Poor acoustics in existing spaces have a variety of solutions.
A well-informed architect or interior designer involved in new construction has an infinite variety of products available to create an acoustically optimized space from the ground up. Unfortunately, not every new space is built according to acoustically enlightened principles, leaving thousands of offices, classrooms, restaurants, and other spaces with poor acoustics and sound control, giving occupants and owners a headache.
It can be difficult to fundamentally change the way a built space behaves acoustically. HVAC systems aren’t easily replaced or rerouted. Trendy finish materials won’t be abandoned, even if they turn a café into an echo chamber. The addition of a wall-to-wall suspended ceiling is rarely practical. However, there are steps that can be taken to address noise issues in existing spaces with limited disruption to the occupants and the operating budget.
A number of tests can be performed to determine whether a space meets the requirements of acoustic comfort. These can be performed by professional acousticians, but technical support teams for acoustic ceiling and wall manufacturers also have the appropriate expertise and equipment to test your facility.
The two most practical measurements are reverberation time and background noise.
Reverberation Time (RT) is time required for an average sound in a room to decrease by 60 decibels, once the source has stopped emitting a sound. It is expressed in seconds. RT can be calculated mathematically based on the volume of room and the square footage of sound absorbing surfaces within it, or it can be measured with a sound-level meter.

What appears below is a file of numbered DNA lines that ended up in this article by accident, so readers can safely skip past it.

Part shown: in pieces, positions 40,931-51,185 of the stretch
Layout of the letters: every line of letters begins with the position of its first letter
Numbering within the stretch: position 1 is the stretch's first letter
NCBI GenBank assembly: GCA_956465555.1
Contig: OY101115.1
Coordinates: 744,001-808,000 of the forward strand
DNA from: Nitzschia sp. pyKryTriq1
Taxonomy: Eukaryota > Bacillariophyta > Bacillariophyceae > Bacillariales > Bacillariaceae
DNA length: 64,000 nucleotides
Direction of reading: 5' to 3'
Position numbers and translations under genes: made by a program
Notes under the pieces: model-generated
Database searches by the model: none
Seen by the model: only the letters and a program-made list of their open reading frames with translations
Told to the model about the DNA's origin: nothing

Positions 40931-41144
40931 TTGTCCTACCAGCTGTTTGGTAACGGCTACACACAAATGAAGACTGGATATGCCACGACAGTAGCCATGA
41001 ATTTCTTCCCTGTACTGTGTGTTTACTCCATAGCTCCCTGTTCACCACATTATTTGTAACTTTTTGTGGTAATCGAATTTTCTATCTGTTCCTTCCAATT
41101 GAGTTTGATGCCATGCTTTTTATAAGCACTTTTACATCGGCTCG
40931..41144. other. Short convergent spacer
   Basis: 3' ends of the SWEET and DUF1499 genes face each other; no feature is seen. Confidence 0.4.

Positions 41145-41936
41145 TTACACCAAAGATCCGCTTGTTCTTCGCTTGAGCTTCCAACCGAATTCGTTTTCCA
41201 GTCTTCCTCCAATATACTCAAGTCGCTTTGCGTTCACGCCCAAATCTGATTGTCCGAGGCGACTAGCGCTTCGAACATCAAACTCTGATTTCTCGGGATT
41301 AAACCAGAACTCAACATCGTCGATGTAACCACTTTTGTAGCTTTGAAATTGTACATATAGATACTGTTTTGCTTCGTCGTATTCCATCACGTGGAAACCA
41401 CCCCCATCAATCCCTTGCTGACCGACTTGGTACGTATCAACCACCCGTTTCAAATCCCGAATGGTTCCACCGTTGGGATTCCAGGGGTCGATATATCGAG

Background noise is the noise level in a space measured when the specific noise being studied is absent. Major sources of background noise are HVAC noises, outdoor noises, reflected speech sounds (echo), and noise from adjacent spaces. Background noise is usually expressed as dBA, a measure that reflects the response of the human ear, which is less sensitive to low and high frequencies.
Reverberation vs. Absorption
Sound reflects readily off of hard surfaces, as relatively little energy carried in the sound wave is absorbed into the surface material. As reflection builds upon reflection throughout a room, a web of competing sound waves gradually decays as it is absorbed bit by bit into the exposed surfaces in the space.
Reverberation is an increasing problem due in part to some current interior-design trends. Hard-surface floors, the move away from fabric-covered cubicles, glass walls and partitions, open plenums, and exposed structures all add to the reflective surfaces, increasing reverberation times.
Acoustically absorbent materials, such as high-density fiberglass clouds, baffles, and direct-to-deck ceiling and wall panels are extremely effective in reducing reverberation time.
When speech privacy is a specific concern, such as in an open office setting, acoustic masking can be added alongside absorbent installations. This involves introducing finely tuned volume and frequency signatures that fall within the acoustical range of human speech. It doesn’t eliminate speech sounds, but rather it reduces the physical zone of speech intelligibility by blending in with them.
Calculating the precise amount of sound absorption in a space using the sound-absorption coefficient for each material multiplied by the surface area of that material, then finding the sum of all absorptive materials in the space is more math than anyone but professional acousticians care to do on the subject. Fortunately, there are some general rules of thumb that can be followed to determine how much sound absorption is needed in a given space based on the form the acoustic material takes. Each form has its advantages, depending on the design concerns and structural realities of the space requiring remediation.